27 April 2007

Oldest Democracy?

Any article about the Indo-US relationship invariably talks about "the world's largest and oldest democracies". We are the world's largest democracy, no doubt. But is the US really the world's oldest democracy? The date considered by people making this case is 1776 (or 1783). But when did American women get the right to vote? In 1920. And when did American blacks get the right to vote? In 1965. So America became a full democracy only in 1965. Whereas we went in for universal adult franchise in 1947 (or 1950) itself. Britain's case is similar to America's. The "mother of democracies" granted her the women the right to vote only in 1928. [The only reason Britain became a full democracy before the US (1928 as against 1965) is that it didn't have a significant racial minority like the latter]

So calling America the "world's oldest democracy" is a stupid joke. The sooner we dump it, the better.

18 April 2007

The Enlightenment

I mentioned that liberalism was a product of the Enlightenment. A few words about this movement are in order.

For a thousand years after the fall of the Roman Empire (in AD 476) Europe lived in the Dark Ages. Science, art and philosophy were lost. Ignorance and superstition were rampant. The Catholic Church ruled the continent with an iron fist. Then the Scientific Revolution happened. Beginning in 1543 with the discoveries of Copernicus and Vesalius, it climaxed in the 17th century with the work of Galileo and Newton.

Intellectuals were in awe of these achievements. It set them thinking: the foundation of mathematics and science is reason, and if reason could reveal universal truths for science, couldn't it do the same for human life? Couldn't it be applied in politics and economics? Couldn't it be used to fight against ignorance, injustice and inequality? Couldn't it be used to build the perfect man and the perfect society?

The movement began in France (Voltaire, Rousseau) before spreading to other European countries like England (John Locke, Adam Smith) and eventually to America (Jefferson, Franklin). This period (1600's and 1700's) in European history is also called the Age of Reason. Today if we take democracy, liberty, equality and fraternity for granted, it is due in no small measure to the Enlightenment.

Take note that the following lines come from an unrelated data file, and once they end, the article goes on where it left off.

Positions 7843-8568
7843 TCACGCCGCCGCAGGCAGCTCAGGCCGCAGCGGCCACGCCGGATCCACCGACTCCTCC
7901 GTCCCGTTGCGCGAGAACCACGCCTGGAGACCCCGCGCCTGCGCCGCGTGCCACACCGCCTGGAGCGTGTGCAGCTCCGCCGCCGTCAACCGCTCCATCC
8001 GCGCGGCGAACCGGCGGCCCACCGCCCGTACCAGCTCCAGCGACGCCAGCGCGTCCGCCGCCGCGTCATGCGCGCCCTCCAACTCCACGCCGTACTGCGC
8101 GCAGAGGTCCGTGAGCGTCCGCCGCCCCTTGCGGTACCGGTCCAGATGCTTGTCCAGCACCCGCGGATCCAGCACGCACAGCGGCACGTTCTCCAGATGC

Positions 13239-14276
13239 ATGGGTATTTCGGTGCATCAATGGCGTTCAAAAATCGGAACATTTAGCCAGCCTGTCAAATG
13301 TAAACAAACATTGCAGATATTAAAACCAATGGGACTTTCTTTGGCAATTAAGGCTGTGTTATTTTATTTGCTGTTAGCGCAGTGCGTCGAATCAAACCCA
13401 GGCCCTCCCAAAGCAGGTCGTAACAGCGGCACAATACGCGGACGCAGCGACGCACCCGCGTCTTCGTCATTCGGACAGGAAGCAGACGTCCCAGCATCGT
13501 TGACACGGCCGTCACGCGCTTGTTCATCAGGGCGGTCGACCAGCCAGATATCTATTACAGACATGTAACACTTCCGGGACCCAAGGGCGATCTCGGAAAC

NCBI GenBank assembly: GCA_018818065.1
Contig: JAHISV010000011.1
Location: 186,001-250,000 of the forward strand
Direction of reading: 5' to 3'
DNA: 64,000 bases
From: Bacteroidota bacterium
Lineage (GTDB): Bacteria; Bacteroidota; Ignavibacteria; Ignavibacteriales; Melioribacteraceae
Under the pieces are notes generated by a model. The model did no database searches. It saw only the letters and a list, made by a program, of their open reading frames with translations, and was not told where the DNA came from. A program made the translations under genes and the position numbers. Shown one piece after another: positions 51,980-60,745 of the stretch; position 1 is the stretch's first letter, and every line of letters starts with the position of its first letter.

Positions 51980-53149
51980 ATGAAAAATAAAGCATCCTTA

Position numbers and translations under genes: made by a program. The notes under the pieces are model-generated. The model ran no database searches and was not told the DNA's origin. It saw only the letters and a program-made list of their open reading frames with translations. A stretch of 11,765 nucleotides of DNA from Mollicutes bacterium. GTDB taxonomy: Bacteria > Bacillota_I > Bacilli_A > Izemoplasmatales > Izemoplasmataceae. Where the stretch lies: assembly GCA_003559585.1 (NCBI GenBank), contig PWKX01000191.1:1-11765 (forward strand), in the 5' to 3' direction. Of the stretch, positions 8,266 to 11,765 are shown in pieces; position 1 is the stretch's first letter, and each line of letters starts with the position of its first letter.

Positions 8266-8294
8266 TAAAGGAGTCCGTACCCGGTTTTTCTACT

17 April 2007

Starvation In Jalpaiguri

1100 people have died of starvation in Jalpaiguri (in West Bengal) in the last two years. The tea gardens that employed these people had been closed down as they were unprofitable due to (what else?) rigid labour laws. When will the so-called protectors of workers see the light? 1100 starvation deaths is a crime of monstrous proportions. In any other country, the bloody government would have been toppled. How many more people must die? Reform labour laws NOW!

16 April 2007

Conservatism (contd)

Modern conservatives look up to Michael Oakeshott (1901-90), not Burke, as their guru. Oakeshott defined conservatism as, "To be conservative is to prefer the familiar to the unknown, the tried to the untried, and the actual to the possible". This sounds more like a definition of timidity and cowardice. However, one could argue that while boldness and risk-taking are good for an individual, at a societal level it is better to go in for incremental change.

As an aside, this article points out that Margaret Thatcher - the darling of conservatives - was anything but conservative. She was a radical.

13 April 2007

Conservatism Vs Liberalism

I've been reading a bit on this topic. Here's an attempt to set down the nuts and bolts of the subject.

The word 'liberal' comes from the Latin word 'liber' which means 'free'. The word 'conservative' comes from the Latin word 'servare' which means 'to preserve'. Liberals thus consider individual liberty as important, whereas conservatives consider tradition as important.

Liberalism arose out of the Enlightenment, with its emphasis on reason. John Locke laid the foundation with his Second Treatise of Government (1689) in which he introduced concepts like rule of law, property rights and freedom of speech. The missing brick was individual liberty, which John Stuart Mill provided in his On Liberty (1859). The case for individual liberty is made based on rational and logical arguments.

Conservatism arose as a reaction to liberalism. The ideas of the Enlightenment inspired the French Revolution (1789). A year later, Edmund Burke argued in Reflections on the Revolution in France that tradition is a better source of wisdom than reason. Society is so complex that it is impossible to conjure a perfect society merely by our reason. It is better to rely on tradition, which is accumulated social experience.

Side note: The intellectual divide of tradition vs reason translates into a practical divide of culture vs politics. Daniel Patrick Moynihan summed it up best when he said, "The central conservative truth is that it is culture, not politics, that determines the success or failure of a society. The central liberal truth is that politics can change culture, and help save a society from itself."